The overall theme is that your unique experiences really shape how you will succeed as an entrepreneur. While there is a steep learning curve, there is also a lot of opportunity, and lots of exciting paths for you to take.

My conference is next week and will review that experience in my next post.


  1. markdimeglio · ·

    Nice Article! I liked your three different categories for entrepreneurs. In my opinion, the word “entrepreneur” is a huge buzzword when it comes to the tech industry. As you adeptly point out, anyone can obtain an llc and technically be a business-owner. That in itself can’t be a distinctive quality of an entrepreneur. I think an entrepreneur in itself is someone who takes a personal risk to address a need in the marketplace. So with that in mind, the “wannapreneur” in some ways is reflective of a lot of people of think they are entrepreneurs but aren’t really yet. Many people want to be an entrepreneur but aren’t really inclined to take the personal risk to be one.

  2. Nice post. Could have tied it a bit more explicitly to digital business. The connections are there, but just not brought out as clearly as it might have been.

  3. Keenan Neff · ·

    I like this post because it seems that more and more people are classifying themselves as entrepreneurs. I think that most people can be classified as “wannabeprenuers”. They probably have great ideas in their minds but are afraid to follow them or tell them to others because they aren’t 100% sure that it can work out in the long run. I think the hardest part for entrepreneurs is to make the leap from a wannabepreneur to a solopreneur. Once they get to this stage, they can really start marketing themselves and their potential idea to others in hope of raising awareness and generating interest from outsiders. With technology being so advanced today, it is not as hard for entrepreneurs to generate an online presence and get buzz surrounding their idea or product. The ability for “no-namers” to be able to take their idea and groom it to become a potential life-changing product or service for someone else is unbelievable, and we have technology to thank for that.

  4. tylercook95 · ·

    I really like this post and your tips about elevator pitches. I feel as though elevator pitches are so tough to find a balance between getting all your information in there and show your strengths without sounding very conceded. Since entrepreneurs are constantly networking and need to get their ideas out, I’m sure elevator pitches are key in this area. Digital business has definitely shaped elevator pitches as humans now have 6-second attention spans which are less than a goldfish. In an age where people are constantly giving out new ideas, it’s hard to push your way out of the crowd as an entrepreneur. Do you think we maybe need 6-second elevator pitches? (not really feasible but what would that even look like?)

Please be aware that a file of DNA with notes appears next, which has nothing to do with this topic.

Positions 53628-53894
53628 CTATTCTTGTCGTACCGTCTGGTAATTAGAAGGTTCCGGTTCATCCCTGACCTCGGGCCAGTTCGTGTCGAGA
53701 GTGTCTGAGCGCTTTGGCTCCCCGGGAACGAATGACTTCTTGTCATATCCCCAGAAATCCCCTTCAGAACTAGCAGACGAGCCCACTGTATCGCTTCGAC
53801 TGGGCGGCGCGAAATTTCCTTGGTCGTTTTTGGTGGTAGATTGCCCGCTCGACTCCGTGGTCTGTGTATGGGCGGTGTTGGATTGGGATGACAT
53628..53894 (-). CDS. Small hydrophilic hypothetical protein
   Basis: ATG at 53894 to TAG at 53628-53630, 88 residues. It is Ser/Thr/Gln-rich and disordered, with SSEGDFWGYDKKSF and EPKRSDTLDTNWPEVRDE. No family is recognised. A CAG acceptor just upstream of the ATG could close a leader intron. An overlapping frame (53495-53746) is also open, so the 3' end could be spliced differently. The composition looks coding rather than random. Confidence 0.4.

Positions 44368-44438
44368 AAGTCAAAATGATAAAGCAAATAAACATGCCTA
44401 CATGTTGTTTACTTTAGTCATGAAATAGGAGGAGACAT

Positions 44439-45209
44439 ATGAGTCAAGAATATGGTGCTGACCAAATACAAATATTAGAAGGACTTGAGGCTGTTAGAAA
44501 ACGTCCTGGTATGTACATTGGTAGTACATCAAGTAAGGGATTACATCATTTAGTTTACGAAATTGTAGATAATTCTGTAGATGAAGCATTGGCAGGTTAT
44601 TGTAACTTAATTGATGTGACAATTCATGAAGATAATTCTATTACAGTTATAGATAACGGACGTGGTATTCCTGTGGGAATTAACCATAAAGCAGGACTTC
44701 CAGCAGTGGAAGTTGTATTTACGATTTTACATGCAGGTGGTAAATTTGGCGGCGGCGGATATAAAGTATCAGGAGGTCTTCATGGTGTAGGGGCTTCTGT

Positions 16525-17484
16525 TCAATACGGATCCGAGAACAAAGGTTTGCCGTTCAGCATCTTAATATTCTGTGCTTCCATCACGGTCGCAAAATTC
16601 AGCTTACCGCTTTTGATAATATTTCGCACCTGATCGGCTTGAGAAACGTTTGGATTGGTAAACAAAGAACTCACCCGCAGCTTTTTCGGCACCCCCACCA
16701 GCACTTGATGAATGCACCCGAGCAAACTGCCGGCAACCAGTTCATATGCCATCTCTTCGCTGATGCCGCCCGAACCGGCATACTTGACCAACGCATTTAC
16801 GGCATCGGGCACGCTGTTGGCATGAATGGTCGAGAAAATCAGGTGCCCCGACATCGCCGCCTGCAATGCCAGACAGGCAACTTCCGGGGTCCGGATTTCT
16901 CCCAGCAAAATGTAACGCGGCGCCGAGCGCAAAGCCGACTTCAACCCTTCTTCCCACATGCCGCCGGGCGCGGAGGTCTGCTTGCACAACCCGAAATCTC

5. graceglambrecht · ·

    I think you’ve got something going here with the business advice. As a class filled with undergrads and grad students, lots of students are looking for advice on how to build their brands and develop their own businesses. A lot of people in general want to build and grow their own companies so as someone with experience and going through it right now you have a great perspective and insight!

    this post was pretty spot on with entrepreneurs, as many mentioned above it’s a heavy buzz word and giving insight on how to actually BE an entrepreneur and the different stages that people go through on the journey is important for the wannabepreneurs who don’t know how to make the jump.

  6. JohnWalshFilms · ·

    Great post; I really liked these three categories and have witnessed examples of all three both here at BC and in the field as a freelance vidoegrapher. It seems many people, and admittedly myself at times, feel the need to self-identify as an entrepreneur, while there are clearly huge differences between these categories. What do you think are the biggest skills/bahaviors that differentiate between “solopreneur” and “entrepreneur?” Perhaps drawing on your own experience or observations, I’d be interested to hear your thoughts on this gap.